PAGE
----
BEIJING, April 12 (Xinhua) -- China's central environmental authority ordered local government to tackle pollution with Baiyangdian Wetland in north China's Hebei Province.
The Ministry of Environmental Protection and the provincial government of Hebei jointly "invited" officals of the municipal government of Baoding for a talk on this issue, the ministry announced in a statement on Sunday.
The Baoding government was ordered to practice its duty and strengthen management of construction projects around the wetland, which is north China's largest freshwater wetland about 150 km away from Beijing.
The wetland is known for scenic views and ecological functions. It is also an important site for migratory birds on the East Asian- Australian flyway.
Earlier reports revealed that some unauthorized development projects have polluted the environment and caused damages to the wetland's ecology.
During the talk, Zou Shoumin, the ministry's environmental inspection department chief, told the local officials to conduct a thorough check and strictly punish environmental violations in this area.
No industrial waste could be discharged into the wetland and domestic sewage runoff by nearby residents should also be properly handled, Zou said.
The official told the local government to clean up illegal aquaculture and tourism projects in the wetland.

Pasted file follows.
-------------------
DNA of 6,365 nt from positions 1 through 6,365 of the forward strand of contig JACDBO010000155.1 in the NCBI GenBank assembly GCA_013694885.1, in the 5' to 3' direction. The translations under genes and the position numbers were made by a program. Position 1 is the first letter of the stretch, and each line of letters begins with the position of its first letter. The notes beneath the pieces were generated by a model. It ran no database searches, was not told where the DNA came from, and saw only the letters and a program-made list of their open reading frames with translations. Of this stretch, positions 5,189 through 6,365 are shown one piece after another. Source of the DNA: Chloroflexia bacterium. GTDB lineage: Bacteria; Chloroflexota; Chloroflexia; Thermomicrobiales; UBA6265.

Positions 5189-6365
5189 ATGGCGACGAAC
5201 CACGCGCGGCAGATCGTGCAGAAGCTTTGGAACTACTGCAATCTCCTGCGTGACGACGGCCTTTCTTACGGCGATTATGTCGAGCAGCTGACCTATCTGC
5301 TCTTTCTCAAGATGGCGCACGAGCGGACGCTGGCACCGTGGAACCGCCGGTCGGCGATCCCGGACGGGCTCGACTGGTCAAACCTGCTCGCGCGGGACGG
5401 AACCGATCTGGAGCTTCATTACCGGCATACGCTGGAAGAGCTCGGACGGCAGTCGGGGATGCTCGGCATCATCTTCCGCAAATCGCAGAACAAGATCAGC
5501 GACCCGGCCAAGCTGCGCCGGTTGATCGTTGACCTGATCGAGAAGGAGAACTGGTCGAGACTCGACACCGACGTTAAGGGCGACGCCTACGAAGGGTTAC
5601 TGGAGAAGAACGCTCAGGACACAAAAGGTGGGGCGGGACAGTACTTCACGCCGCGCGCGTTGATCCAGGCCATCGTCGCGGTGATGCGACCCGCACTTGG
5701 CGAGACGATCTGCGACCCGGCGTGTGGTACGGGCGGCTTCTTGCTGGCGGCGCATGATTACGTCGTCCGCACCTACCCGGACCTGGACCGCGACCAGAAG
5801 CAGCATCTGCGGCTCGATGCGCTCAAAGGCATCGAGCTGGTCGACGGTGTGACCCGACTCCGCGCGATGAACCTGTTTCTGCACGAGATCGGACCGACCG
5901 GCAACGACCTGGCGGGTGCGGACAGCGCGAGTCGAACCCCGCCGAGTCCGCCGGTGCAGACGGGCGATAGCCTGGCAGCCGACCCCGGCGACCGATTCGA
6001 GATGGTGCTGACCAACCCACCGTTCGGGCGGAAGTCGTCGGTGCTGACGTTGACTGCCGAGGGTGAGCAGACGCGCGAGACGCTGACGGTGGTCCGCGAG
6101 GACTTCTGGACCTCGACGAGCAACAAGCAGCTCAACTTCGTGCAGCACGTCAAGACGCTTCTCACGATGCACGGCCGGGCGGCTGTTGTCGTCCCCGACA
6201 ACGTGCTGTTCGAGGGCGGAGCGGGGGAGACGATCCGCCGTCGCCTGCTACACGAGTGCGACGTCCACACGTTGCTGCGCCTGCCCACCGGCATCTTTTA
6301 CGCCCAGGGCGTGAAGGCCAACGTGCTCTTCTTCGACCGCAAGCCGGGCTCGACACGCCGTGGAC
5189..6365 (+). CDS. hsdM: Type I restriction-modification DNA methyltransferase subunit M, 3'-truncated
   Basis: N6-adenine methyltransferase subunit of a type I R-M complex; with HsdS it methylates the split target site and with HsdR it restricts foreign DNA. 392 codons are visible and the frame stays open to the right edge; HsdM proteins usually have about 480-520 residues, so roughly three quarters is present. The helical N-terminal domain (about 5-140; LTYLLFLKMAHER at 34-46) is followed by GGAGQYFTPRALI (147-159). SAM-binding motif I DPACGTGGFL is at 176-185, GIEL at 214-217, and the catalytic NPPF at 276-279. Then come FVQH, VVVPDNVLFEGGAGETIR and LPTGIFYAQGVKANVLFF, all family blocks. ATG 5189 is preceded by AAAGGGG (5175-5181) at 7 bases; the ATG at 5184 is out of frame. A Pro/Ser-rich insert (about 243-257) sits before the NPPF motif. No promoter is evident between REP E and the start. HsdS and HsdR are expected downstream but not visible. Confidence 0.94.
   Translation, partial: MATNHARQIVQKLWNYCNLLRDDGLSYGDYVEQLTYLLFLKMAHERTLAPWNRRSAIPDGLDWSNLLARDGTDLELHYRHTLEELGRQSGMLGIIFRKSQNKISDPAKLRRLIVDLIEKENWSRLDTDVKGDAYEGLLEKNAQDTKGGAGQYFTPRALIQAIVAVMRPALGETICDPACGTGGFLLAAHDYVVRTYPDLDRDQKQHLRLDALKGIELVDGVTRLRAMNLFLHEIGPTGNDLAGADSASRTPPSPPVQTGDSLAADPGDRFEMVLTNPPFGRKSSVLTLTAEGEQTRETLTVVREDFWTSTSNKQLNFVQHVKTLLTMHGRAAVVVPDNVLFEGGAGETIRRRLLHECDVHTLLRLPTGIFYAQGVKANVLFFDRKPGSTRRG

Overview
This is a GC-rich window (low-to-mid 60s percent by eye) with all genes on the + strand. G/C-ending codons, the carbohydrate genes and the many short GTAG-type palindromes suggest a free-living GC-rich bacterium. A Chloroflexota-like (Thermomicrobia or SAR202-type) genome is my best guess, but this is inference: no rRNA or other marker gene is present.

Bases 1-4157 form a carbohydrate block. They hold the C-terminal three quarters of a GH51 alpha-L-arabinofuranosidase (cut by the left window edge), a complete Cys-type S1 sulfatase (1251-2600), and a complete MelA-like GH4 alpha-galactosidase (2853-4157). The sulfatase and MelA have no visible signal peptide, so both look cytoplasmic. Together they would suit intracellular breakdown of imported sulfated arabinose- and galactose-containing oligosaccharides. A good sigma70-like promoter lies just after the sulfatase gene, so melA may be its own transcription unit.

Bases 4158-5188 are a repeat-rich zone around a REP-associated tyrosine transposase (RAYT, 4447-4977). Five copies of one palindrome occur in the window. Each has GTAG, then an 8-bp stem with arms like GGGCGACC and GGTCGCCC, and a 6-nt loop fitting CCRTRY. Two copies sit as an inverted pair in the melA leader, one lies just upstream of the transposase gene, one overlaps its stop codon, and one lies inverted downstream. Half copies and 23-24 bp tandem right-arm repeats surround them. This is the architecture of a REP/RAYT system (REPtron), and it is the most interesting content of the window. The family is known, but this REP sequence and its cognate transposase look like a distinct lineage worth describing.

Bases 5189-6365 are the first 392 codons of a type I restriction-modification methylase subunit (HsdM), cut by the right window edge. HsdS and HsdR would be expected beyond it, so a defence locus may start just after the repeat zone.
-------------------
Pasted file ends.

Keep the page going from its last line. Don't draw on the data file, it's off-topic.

All these measures should be put in place before the end of June, the official said.
Officials from Baoding government promised to implement the requirements of the ministry and the provincial government before the deadline, according to the ministry's statement.
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Hebei Vice Governor Zhang Jiehui said the province would cut emissions from coal-fired power stations by half. Full story
BEIJING, March 23 (Xinhua) -- On Friday morning, Li Zhu (a pseudonym) and his colleagues stood in front of a distinctive chimney on Chang'an Avenue in downtown Beijing, waiting to take one last group picture.
Li was about to bid farewell to Guohua Beijing Thermal Plant, once a major pillar in Beijing's heating system. The plant, whose chimney soars 240 meters into the sky, was shuttered under a government plan Friday. Full story